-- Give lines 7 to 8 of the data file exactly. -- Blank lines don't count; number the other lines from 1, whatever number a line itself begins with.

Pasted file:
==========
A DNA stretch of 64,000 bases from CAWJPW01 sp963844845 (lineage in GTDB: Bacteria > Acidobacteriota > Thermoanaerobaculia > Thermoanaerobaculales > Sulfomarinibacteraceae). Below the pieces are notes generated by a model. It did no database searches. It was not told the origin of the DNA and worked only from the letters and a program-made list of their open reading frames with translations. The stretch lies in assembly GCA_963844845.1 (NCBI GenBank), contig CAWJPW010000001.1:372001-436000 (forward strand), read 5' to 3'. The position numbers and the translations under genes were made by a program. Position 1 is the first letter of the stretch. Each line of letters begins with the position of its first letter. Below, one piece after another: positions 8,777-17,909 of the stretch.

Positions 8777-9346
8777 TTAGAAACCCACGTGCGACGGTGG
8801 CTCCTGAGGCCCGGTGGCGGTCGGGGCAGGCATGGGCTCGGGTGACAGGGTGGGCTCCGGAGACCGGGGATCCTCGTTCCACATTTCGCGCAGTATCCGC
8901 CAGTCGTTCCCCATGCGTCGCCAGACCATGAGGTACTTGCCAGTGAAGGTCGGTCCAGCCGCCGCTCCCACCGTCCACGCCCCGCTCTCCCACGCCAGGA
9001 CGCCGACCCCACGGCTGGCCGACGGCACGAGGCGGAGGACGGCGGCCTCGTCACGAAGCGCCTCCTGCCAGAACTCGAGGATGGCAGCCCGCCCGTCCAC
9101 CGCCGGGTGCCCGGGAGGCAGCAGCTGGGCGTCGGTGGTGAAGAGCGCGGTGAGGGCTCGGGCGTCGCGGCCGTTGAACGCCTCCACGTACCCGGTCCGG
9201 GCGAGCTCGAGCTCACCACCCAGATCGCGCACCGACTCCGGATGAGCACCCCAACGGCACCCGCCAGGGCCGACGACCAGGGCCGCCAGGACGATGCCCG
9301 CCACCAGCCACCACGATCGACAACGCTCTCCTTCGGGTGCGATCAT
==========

9101 CGCCGGGTGCCCGGGAGGCAGCAGCTGGGCGTCGGTGGTGAAGAGCGCGGTGAGGGCTCGGGCGTCGCGGCCGTTGAACGCCTCCACGTACCCGGTCCGG
9201 GCGAGCTCGAGCTCACCACCCAGATCGCGCACCGACTCCGGATGAGCACCCCAACGGCACCCGCCAGGGCCGACGACCAGGGCCGCCAGGACGATGCCCG